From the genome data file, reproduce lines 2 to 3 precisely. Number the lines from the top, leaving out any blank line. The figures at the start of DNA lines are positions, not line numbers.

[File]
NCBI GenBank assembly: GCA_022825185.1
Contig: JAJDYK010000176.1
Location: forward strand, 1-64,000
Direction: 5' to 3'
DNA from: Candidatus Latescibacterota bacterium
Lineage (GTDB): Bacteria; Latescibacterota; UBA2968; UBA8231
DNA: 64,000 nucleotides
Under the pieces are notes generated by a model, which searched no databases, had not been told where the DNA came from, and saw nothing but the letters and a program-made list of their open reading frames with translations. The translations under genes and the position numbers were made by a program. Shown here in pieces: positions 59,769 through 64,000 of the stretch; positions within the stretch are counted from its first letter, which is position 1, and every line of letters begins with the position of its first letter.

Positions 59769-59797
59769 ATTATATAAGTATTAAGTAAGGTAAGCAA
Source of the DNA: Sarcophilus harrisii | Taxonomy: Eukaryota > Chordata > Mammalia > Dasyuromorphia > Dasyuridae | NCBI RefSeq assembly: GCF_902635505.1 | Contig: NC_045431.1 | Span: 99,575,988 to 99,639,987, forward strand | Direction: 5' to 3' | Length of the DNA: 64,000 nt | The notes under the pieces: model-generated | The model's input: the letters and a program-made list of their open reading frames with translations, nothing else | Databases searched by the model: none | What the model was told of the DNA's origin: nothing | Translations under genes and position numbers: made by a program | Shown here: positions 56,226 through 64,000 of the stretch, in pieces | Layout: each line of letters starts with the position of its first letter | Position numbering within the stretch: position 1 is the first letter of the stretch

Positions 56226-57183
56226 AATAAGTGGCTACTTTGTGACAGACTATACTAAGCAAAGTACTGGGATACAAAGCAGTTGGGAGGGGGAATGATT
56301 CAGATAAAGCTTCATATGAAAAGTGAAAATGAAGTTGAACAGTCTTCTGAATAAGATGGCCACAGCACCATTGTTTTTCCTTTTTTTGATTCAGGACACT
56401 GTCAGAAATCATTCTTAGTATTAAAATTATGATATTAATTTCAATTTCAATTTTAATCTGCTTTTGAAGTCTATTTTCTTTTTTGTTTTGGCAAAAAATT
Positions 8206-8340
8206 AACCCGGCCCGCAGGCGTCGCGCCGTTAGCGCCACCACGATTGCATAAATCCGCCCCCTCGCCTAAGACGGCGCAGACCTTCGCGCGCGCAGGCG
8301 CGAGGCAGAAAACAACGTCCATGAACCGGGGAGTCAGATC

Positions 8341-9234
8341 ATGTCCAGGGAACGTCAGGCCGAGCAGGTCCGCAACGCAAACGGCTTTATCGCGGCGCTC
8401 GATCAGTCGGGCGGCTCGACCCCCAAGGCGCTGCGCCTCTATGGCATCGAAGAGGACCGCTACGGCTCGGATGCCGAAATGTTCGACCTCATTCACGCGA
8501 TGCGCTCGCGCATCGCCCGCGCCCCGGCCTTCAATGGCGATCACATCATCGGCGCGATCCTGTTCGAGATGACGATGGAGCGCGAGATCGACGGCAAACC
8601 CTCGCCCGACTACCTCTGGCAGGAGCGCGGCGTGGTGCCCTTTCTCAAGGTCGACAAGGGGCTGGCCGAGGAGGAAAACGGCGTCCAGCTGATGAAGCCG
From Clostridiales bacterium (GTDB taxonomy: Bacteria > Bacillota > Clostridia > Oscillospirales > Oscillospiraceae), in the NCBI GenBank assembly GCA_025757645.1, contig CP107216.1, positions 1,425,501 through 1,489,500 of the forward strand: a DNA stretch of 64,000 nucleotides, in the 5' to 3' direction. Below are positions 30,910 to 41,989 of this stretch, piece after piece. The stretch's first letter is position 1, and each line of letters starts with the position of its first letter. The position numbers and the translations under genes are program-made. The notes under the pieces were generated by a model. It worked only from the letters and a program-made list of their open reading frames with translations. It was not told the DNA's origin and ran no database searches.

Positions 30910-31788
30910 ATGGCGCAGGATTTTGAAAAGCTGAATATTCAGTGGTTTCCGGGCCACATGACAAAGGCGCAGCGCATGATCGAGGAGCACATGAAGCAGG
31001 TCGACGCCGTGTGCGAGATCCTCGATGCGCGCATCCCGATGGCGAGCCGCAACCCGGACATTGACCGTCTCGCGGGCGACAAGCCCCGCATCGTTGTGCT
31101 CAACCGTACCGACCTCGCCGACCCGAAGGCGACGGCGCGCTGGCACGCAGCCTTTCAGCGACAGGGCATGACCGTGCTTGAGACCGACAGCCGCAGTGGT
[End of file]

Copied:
Contig: JAJDYK010000176.1
Location: forward strand, 1-64,000